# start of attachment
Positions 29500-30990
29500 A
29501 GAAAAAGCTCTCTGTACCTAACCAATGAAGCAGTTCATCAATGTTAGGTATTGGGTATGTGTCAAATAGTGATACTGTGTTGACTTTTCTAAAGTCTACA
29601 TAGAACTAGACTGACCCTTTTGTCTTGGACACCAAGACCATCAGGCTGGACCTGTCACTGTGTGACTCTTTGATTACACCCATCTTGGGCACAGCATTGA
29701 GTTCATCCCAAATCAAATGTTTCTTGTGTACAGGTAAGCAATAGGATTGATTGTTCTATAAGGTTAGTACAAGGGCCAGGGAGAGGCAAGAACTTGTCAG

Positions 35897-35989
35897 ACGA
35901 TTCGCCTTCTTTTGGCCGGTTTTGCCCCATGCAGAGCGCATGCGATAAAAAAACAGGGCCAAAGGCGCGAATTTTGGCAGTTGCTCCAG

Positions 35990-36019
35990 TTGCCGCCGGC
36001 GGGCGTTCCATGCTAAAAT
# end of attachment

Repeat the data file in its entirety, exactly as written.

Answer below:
Positions 29500-30990
29500 A
29501 GAAAAAGCTCTCTGTACCTAACCAATGAAGCAGTTCATCAATGTTAGGTATTGGGTATGTGTCAAATAGTGATACTGTGTTGACTTTTCTAAAGTCTACA
29601 TAGAACTAGACTGACCCTTTTGTCTTGGACACCAAGACCATCAGGCTGGACCTGTCACTGTGTGACTCTTTGATTACACCCATCTTGGGCACAGCATTGA
29701 GTTCATCCCAAATCAAATGTTTCTTGTGTACAGGTAAGCAATAGGATTGATTGTTCTATAAGGTTAGTACAAGGGCCAGGGAGAGGCAAGAACTTGTCAG

Positions 35897-35989
35897 ACGA
35901 TTCGCCTTCTTTTGGCCGGTTTTGCCCCATGCAGAGCGCATGCGATAAAAAAACAGGGCCAAAGGCGCGAATTTTGGCAGTTGCTCCAG

Positions 35990-36019
35990 TTGCCGCCGGC
36001 GGGCGTTCCATGCTAAAAT